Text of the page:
“We have such rapid growth here that it has been a challenge in the past, making sure that we’re prepared to meet the need,” Rutherford says. “And a lot of that goes back to backfeeding. Can we meet the needs? We can meet the needs in a forward feed, but can we meet these needs going backwards?”
As the system continues to grow and change, so do the substations themselves. If maintained properly, the average lifespan of a substation’s transformer is about 50 years. Our systems protection technology continues to modernize to increase the quality of the system’s performance.
“The protection relay equipment has become more sophisticated because of improvements in electronics and microprocessor equipment, so we are replacing old protective relays with newer ones,” McAllister says. “The older ones are starting to exhibit some problems, and also, they just can’t do all the functions that we would like them to do, that the newer ones can do.”
According to Rutherford, the new relays being used on the system also allow for the communication of equipment in the field back to headquarters through the use of SCADA technology.
“SCADA plays a huge part in analyzing what’s going on in the substations, but also what is going on with our lines, too. We basically have the ability to communicate with all of the equipment to make sure everything is going good,” Rutherford says. “Between the new equipment and the capability to communicate to the equipment, that’s a big deal for us.”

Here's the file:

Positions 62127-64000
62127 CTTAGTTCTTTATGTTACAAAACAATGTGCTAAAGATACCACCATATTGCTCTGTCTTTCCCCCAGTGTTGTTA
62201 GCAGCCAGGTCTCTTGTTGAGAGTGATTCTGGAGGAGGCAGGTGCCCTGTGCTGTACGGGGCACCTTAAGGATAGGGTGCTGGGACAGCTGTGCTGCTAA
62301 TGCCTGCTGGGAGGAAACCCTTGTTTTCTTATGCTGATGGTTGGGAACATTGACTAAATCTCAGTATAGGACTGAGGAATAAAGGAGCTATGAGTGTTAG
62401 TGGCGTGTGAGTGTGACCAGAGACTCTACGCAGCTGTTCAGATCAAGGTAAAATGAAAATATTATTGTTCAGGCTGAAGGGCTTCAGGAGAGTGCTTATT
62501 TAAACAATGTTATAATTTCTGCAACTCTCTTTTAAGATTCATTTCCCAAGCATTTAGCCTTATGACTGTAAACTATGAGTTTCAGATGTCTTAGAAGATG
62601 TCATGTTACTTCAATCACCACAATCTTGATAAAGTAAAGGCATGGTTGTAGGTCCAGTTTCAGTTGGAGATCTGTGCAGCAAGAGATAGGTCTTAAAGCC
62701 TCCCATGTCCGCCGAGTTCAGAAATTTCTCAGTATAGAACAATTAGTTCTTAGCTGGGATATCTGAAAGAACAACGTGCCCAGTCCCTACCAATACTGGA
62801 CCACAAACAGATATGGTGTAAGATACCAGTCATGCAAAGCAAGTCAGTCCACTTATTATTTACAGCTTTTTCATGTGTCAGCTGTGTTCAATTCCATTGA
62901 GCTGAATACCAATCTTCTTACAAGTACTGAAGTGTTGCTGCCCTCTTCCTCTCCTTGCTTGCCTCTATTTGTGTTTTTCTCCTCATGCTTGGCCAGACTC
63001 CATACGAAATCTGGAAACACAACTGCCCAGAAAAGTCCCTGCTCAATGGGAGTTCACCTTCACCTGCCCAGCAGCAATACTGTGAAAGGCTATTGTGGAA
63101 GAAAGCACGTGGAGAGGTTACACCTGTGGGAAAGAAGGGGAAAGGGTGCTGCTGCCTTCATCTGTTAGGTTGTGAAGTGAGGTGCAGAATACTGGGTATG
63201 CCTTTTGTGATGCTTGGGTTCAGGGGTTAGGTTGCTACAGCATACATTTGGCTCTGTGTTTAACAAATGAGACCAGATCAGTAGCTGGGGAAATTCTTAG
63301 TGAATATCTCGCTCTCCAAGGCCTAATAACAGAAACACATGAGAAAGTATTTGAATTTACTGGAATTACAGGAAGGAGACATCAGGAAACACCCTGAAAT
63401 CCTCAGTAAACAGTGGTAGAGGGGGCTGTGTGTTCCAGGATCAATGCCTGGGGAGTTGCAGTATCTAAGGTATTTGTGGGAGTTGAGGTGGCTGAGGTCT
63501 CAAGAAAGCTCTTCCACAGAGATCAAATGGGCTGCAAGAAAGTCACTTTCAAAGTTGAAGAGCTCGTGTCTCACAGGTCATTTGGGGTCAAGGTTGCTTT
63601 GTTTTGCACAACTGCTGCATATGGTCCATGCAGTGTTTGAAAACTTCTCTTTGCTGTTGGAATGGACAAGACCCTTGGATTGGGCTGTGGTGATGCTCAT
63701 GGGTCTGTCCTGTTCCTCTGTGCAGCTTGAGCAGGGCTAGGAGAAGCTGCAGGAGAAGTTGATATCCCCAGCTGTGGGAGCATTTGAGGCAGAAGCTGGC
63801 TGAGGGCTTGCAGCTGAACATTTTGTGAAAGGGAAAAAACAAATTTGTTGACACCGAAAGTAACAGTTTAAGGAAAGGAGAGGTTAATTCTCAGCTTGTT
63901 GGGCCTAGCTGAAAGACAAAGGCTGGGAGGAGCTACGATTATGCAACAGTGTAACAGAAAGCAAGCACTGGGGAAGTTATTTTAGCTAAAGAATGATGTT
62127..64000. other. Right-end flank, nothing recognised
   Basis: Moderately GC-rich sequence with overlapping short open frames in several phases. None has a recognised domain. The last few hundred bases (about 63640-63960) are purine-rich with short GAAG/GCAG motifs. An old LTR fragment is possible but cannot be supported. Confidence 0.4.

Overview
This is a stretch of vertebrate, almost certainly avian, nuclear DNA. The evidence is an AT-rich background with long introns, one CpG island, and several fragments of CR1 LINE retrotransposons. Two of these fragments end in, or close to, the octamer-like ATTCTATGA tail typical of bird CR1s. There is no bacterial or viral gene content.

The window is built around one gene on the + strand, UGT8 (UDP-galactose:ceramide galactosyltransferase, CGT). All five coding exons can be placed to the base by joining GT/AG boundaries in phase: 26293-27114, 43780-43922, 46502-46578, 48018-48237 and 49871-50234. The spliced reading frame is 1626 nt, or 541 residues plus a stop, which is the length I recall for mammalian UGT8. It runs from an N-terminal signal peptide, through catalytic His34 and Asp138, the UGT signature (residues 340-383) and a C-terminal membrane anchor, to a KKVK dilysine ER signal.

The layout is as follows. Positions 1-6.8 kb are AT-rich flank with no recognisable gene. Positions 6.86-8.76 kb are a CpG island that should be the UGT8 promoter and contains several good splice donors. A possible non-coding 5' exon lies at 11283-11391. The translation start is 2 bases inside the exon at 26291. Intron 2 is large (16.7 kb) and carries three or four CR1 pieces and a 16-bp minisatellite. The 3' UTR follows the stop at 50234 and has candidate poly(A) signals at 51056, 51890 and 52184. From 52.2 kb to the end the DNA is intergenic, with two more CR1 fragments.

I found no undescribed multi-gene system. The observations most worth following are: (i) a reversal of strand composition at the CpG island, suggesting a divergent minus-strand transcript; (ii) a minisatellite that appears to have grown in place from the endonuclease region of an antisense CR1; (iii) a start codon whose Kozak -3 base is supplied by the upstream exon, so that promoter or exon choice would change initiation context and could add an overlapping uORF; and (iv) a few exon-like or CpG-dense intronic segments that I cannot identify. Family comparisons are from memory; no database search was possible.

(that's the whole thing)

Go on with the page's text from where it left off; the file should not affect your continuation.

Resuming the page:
Though it can be a demanding job, Rutherford says the challenges are worth it to be able to see all the planning come together in the end result.
“My favorite part of the job is when coordination actually works,” Rutherford says. “Design is just design, it’s what we think is going to happen. But this system is a beast. It’s dynamic, and it’s ever changing. Actually seeing something that you worked on from paper to installation come to fruition and come to life, that’s a pretty good feeling.”
For McAllister, who has worked with substations for over 40 years, the best part is the problem-solving aspect.
“In my background, troubleshooting of power systems equipment and circuitry was one of my favorite activities,” McAllister says. “Now as a supervisor of technical staff, I can help with special projects that involve investigation and repair of equipment and system circuitry.”
The idea of providing efficient, reliable power to communities without substations being a cornerstone of the process isn’t only unthinkable, it would be impossible. Through evolving technology, the substations and systems protection department monitors the pulse point of the Co-op – it’s lines – to ensure the quality of electricity reaching our members always meets the DEC standard.